When I began writing this novel , I had no fixed plan. My idea was to use reincarnation as a metaphor. I was also aware of the fact that people believe in reincarnation not because they are convinced about its logic , but they believed in that idea because it offered them some solace in their difficult times. Therefore ,  I was hoping to use the idea of reincarnation as a tool for analyzing human mind. After having written few chapters , I have realized that my approach was based on intellectual arrogance. When the plot started unraveling, I realized that the inherent psychological and metaphorical depth of this idea is so immense that mere cleverly crafted narrative would not be able to do justice to the idea of reincarnation. Therefore I have decided to let the plot unravel itself without any shallow cleverness on my part. However , the problem of detailing the characters still demands lot of planning. Therefore I was forced to think of several clever strategies. Thus my writing tries to strike a balance between my subconscious impulses and careful planning. In my next few blogs , I would discuss several problems that arise in maintaining a balance between these two contradictory requirements.. In this and the next blog , I would focus on continuity.

                    When I began writing this novel , my idea of continuity was the emotional continuity of a character going through several births. I was thinking about a protagonist who would feel vindicated after fulfilling his own desires after several births. Therefore  I thought of using unrequited love as a constant emotion which would run through several births of the protagonist. I also thought that the novel could end with the protagonist finally reuniting with his lady love. My choice was based on the fact that this theme has enjoyed immense popularity in pulp fiction and commercial cinema. I was thinking that I could take intellectually superior stance and try to deconstruct its popularity. The trouble with this storyline is that it really requires emotional continuity not only of the protagonist but also of his lady love and perhaps of several other characters.

             The emotional continuity of several characters in a single novel is not easy to achieve. Not only various emotions of all such characters in  a single birth must compliment one another , but it must remain congruent for every character through its several births. Thus , for instance , the emotional interaction between the protagonist and his lady love must be matched to create a credible love story. After having done that, the novelist must ensure that both these characters must have consistent emotional growths spanning several births. One can imagine how difficult it would be , if the novel involves say five characters. As my writing progressed , I realized the enormity of the task. More importantly, I also realized my own inadequacies of handling such  a enormous task. At that point, I decided to hand over these intricacies to my subconscious mind. I have, since then, restricted my conscious mind to remove logical inconsistencies in the plot. I can confess that barring first chapter, which was planned , the entire novel is a product of my subconscious mind. My critical faculties have played a role of a moderator.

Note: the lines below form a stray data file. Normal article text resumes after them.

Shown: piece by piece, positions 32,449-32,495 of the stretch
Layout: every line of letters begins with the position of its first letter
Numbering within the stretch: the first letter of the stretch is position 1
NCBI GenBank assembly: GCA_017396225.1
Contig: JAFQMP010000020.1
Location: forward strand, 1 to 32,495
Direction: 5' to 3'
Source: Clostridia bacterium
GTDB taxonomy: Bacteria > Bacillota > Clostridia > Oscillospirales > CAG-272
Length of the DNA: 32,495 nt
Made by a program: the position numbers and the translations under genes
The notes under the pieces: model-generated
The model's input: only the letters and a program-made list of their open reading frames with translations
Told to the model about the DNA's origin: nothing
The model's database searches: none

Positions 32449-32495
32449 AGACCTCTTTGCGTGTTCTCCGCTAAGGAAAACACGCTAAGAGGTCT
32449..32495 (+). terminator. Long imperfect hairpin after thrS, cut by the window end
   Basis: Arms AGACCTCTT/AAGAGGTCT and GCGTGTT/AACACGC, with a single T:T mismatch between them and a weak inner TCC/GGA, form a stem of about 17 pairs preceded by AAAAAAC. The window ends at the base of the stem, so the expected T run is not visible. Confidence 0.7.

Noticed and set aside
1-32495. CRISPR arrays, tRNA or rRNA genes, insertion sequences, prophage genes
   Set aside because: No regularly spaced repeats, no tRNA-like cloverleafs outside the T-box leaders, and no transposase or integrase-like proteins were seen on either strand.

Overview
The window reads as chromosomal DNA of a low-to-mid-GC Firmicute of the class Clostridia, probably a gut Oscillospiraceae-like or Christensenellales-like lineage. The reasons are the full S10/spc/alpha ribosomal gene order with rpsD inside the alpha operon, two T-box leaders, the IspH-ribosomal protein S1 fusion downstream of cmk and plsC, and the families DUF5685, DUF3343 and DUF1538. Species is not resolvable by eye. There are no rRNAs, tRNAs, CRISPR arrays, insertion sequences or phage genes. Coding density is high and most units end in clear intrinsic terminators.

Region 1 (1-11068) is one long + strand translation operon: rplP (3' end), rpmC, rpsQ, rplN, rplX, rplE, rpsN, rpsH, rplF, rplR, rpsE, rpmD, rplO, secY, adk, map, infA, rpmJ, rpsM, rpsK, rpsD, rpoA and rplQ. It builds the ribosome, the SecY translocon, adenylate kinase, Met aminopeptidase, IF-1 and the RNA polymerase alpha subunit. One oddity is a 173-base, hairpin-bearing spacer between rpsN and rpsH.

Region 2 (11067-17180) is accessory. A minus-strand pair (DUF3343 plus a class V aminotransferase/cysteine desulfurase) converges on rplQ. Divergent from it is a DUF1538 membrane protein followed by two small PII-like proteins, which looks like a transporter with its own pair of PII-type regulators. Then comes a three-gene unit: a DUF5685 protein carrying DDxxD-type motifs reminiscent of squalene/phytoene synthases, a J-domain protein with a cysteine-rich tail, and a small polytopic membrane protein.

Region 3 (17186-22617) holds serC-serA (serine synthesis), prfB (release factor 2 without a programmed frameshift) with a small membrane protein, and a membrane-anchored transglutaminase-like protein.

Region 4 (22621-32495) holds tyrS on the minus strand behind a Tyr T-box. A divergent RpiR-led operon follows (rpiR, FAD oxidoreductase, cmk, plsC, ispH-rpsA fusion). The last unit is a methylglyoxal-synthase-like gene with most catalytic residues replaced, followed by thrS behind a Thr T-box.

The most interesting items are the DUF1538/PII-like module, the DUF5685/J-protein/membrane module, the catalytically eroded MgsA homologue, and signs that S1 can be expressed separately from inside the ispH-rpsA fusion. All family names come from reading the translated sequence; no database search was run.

After having finished few chapters , I can see the wisdom of allowing writer’s subconscious mind to shape the creative output. I realized that the very insistence of emotional continuity is , in itself , a requirement of our subconscious mind. In that sense ,a novelist is really communicating with the subconscious minds of readers. Therefore it is imperative that writer’s subconscious mind sends the message to the reader’s subconscious mind directly. Art may be analyzed by our critical faculties , but it must be acknowledged that art is created and understood by our subconscious minds.

            In my next blog , I would deal with continuity of time while writing a novel on reincarnation.

(To be continued.)


                             METAPHOR AND METONYMY.